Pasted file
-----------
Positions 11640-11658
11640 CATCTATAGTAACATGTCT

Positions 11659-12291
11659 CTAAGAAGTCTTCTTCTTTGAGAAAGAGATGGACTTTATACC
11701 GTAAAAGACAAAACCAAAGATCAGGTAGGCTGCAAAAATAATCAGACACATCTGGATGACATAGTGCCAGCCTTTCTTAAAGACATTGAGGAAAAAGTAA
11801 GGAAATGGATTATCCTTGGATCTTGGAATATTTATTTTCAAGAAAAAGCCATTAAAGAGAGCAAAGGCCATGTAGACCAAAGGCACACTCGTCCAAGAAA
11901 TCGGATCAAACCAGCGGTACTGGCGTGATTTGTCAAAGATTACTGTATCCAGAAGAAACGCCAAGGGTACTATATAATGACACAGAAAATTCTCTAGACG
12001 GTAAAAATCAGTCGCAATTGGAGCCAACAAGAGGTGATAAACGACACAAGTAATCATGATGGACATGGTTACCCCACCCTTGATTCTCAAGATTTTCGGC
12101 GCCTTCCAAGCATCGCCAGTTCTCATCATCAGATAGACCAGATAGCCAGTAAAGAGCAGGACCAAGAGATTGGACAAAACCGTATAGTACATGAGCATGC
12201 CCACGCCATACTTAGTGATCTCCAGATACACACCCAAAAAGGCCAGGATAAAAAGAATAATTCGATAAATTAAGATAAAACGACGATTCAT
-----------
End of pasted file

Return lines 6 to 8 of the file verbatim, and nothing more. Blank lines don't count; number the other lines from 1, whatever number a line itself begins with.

11801 GGAAATGGATTATCCTTGGATCTTGGAATATTTATTTTCAAGAAAAAGCCATTAAAGAGAGCAAAGGCCATGTAGACCAAAGGCACACTCGTCCAAGAAA
11901 TCGGATCAAACCAGCGGTACTGGCGTGATTTGTCAAAGATTACTGTATCCAGAAGAAACGCCAAGGGTACTATATAATGACACAGAAAATTCTCTAGACG
12001 GTAAAAATCAGTCGCAATTGGAGCCAACAAGAGGTGATAAACGACACAAGTAATCATGATGGACATGGTTACCCCACCCTTGATTCTCAAGATTTTCGGC